SALT LAKE CITY — A unique weather situation has blanketed most of the state with murky, smoke-filled, grey air.
And while most of it isn't coming from Utah's wildfires, the high pressure lurking above the Beehive State is sucking smoke from a handful of fires burning out of control in neighboring Idaho.
Unlike a typical winter inversion, where bad air tends to linger over Utah's valleys, the current situation is much thicker.
"You can't go to Park City and get away from it," KSL meteorologist Kevin Eubank said.
Eubank said the smoky air will stick around the rest of the week, as no major weather events are set to roll through to clear it out. A northern flow will stick around until at least Friday and possibly Saturday, he said, with westerly winds expected to arrive Sunday.
"It'll take something strong to clear it all out," Eubank said.
A handful of human- and lightning-caused fires are burning in central and western Idaho, some of which have spread across hundreds of thousands of acres and aren't expected to be contained until mid- or late-October, according to the U.S. Forest Service's Active Fire Mapping Program.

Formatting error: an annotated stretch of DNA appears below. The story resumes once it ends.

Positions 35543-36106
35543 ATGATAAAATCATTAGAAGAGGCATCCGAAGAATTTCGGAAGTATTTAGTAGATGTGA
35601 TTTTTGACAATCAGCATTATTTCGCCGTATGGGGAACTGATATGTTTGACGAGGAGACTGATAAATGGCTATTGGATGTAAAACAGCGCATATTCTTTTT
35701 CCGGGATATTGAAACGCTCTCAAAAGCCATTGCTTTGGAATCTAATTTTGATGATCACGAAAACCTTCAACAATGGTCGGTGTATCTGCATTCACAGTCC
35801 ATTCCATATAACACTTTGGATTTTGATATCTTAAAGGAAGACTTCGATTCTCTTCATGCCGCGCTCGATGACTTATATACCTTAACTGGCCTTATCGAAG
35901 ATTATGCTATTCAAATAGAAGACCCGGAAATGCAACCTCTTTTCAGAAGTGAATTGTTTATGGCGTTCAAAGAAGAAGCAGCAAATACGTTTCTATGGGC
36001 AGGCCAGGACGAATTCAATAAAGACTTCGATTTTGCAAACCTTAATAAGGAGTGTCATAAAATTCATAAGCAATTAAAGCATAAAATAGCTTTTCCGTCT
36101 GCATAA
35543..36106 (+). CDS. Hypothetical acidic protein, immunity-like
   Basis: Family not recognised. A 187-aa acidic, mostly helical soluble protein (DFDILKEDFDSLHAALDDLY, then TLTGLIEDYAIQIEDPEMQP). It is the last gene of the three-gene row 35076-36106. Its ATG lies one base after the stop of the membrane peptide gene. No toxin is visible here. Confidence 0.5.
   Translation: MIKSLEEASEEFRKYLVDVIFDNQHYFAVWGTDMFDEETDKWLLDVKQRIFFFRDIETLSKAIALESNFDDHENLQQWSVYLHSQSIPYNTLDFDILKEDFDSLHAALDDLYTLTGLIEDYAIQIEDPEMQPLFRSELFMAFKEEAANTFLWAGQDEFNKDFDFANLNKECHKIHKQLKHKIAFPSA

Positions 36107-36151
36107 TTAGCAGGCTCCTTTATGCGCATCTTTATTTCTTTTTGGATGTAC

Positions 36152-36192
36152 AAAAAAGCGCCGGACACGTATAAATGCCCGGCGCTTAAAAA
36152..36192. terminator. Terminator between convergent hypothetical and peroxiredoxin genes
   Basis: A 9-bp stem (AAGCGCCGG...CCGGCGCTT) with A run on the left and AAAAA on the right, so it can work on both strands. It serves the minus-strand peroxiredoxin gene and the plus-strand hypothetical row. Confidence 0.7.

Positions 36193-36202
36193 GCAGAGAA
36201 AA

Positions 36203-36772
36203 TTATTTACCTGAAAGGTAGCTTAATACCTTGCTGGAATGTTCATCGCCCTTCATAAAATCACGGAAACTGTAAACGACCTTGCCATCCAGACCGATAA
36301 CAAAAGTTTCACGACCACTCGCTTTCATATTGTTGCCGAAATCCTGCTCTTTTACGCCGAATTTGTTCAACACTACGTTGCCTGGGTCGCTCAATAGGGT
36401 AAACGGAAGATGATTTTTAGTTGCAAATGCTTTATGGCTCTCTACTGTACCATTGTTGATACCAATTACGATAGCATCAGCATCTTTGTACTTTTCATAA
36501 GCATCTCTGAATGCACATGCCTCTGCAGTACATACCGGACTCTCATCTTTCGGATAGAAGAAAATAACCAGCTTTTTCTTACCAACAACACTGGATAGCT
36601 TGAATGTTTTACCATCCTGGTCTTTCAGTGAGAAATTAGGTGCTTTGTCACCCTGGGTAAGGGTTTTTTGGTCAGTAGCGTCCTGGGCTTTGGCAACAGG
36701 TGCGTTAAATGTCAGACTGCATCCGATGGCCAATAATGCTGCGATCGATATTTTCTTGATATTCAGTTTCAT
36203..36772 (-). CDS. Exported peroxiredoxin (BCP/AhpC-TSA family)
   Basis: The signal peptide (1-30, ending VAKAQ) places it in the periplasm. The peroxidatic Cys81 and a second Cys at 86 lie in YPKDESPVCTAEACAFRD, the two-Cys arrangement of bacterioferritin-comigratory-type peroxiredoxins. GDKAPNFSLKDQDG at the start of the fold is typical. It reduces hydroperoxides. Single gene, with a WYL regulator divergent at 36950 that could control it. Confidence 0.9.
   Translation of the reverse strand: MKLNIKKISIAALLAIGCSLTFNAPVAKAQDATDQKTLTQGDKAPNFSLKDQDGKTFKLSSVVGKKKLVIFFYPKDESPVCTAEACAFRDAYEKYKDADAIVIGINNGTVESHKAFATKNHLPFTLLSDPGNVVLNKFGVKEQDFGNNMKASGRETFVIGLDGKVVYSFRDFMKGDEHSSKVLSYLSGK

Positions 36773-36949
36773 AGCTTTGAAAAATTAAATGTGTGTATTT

Unhealthy air quality levels have been reported for areas surrounding Salmon, Idaho, while air in much of the rest of the Gem State remains moderate.
In addition to poor visibility and downright ugly aesthetics, the dense, dirty air in Utah prompted the Utah Department of Environmental Quality to issue pollution advisories Tuesday. Increasing particulate levels means those with respiratory or heart diseases, children and the elderly, must limit their exposure.
"You breathe this in, and it makes you tighten up," said University Hospital emergency room physician Dr. Troy Madsen. "The other thing I'm seeing is that people just get very congested, eyes are watery, and it makes it just that much more difficult to exercise."
Madsen said more patients are visiting the emergency room, as poor air quality impacts symptoms of asthma and emphysema.
Air quality is at "red" alert levels throughout much of northern Utah — in Salt Lake, Davis, Utah, Tooele, Weber, Cache and Box Elder counties. A "yellow" action level was posted for Uintah County, and Washington County remains "green."
In red areas, the Department of Environmental Quality recommends avoiding heavy or prolonged exertion outdoors for sensitive people and reduced exertion for everyone else. Individuals are asked to drive as little as possible during "red" and "yellow" days because cars contribute significantly to the area's pollution, according to department spokeswoman Donna Spangler.
With the lingering pollution, air conditions will remain unhealthy until wind or rains clear it out, she said.
"We're not getting any weather pattern to clear it out, and so it just makes it worse," Spangler said.
More information is available online at www.cleanair.utah.gov.
Copyright 2015, Deseret News Publishing Company